NEW YORK—Many Christian leaders representing different denominations and organizations are outraged over Iraqi prisoner abuse looking at the incident as the result of human depravity. The leaders have expressed the need to repent as a whole nation.
In response to the abuse, Fuller Seminary president Richard Mouw has called the problem one of human depravity and encouraged Americans to repent.
Campus Crusade for Christ's Vonette Bright also called for national repentance and for troops to publicly confess and ask for forgiveness.
Prison Fellowship founder Charles Colson responded to the abuse in his radio broadcast saying, "Our armed forces have always been distinguished by a sense of decency and caring," he says. "There is a streak of decency in Americans. The reason is historic, rooted in the worldview of the founders of this country."
The National Council of Churches along with other human rights groups wrote in a letter to Faithful America calling for a special persecutor to further investigate the abuse acknowledging that the story of abuses in Iraq will continue. The letter wrote:
"But these horrible, disturbing pictures are only the beginning. We now know there are hundreds more pictures and video; of rape, severe beatings, a smiling soldier posing next to a dead prisoner. …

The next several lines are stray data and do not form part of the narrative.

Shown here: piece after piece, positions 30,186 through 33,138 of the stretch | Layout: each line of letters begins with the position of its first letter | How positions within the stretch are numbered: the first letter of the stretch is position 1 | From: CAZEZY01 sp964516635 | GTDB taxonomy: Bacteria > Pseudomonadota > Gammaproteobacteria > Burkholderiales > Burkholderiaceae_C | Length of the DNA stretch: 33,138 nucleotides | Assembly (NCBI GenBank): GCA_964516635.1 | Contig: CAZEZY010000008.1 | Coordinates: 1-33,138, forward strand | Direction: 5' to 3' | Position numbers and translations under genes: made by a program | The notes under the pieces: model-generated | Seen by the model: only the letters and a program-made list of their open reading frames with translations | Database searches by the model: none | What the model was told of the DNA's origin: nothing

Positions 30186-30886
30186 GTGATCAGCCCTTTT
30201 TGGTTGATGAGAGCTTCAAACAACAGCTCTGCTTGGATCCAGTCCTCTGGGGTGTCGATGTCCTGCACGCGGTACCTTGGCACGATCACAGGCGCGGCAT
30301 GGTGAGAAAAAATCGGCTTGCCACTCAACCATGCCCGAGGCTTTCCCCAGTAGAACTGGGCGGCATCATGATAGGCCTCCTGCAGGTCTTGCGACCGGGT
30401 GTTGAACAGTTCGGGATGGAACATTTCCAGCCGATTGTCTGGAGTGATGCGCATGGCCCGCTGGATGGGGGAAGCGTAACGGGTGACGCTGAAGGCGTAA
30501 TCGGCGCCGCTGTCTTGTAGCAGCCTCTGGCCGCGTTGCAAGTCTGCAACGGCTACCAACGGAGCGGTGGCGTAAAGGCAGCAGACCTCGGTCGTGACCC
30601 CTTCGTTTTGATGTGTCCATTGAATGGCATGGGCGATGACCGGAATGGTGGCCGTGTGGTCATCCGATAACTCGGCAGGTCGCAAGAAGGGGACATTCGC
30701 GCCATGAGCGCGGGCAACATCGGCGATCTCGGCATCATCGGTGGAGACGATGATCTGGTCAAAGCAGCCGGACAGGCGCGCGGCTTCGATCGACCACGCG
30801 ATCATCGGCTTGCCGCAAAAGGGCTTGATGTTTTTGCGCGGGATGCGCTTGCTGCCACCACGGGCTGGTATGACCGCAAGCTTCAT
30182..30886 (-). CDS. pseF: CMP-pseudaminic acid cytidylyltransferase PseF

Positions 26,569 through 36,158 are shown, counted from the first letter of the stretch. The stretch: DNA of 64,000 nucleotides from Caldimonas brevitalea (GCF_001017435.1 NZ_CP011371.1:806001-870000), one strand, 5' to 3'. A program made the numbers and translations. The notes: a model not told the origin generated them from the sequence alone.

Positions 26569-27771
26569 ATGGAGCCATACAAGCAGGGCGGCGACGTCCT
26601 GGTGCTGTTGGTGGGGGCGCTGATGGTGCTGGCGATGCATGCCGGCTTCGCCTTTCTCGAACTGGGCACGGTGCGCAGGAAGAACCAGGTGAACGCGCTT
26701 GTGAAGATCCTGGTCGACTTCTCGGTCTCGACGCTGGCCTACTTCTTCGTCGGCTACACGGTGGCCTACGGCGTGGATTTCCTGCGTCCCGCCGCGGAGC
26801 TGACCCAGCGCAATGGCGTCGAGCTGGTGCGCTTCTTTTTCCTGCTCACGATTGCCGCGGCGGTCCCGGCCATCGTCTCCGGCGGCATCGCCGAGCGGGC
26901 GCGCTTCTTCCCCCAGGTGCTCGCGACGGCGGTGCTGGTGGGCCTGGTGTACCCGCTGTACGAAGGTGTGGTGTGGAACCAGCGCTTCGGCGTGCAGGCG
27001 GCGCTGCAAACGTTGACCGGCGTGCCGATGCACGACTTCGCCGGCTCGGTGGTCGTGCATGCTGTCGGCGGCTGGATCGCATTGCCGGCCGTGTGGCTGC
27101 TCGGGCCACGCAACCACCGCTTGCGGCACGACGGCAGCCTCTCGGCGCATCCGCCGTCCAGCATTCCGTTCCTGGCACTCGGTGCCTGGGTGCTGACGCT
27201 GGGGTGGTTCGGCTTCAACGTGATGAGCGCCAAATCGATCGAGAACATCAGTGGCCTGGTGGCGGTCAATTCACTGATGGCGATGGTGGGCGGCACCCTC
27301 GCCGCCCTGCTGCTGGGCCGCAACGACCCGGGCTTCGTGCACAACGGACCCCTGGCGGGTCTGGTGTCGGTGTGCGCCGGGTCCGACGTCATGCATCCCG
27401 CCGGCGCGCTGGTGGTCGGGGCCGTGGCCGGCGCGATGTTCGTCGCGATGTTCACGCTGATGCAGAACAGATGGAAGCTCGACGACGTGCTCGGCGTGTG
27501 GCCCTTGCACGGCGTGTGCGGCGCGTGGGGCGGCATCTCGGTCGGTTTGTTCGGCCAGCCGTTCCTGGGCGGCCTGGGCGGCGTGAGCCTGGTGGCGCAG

"Even worse, these were not "bad apple" cases. Since 9/11, the US has created an archipelago of torture and illegal detention across the world."
Whereas some groups like the Sojourners evangelical organization is calling for Secretary of Defense Donald Rumsfeld to resign, World magazine editor Marvin Olasky and publisher Joel Belz say the incident shouldn’t be blamed on Rumsfeld.
"Rumsfeld is not responsible for the perverse acts of a few: Given man's sinfulness multiplied by wartime pressures, every war brings out evil conduct, and only now are digital cameras and Internet advances throwing instant light on dark corners," Olasky said. "Rumsfeld should be fired if he tried to hinder the investigation, and should otherwise be encouraged to take whatever vigorous action is needed to guard against future incidents."
Belz said he blames the scandal on "the coarsening of a culture that took place for a generation and more leading up to the unveiling of such wicked acts."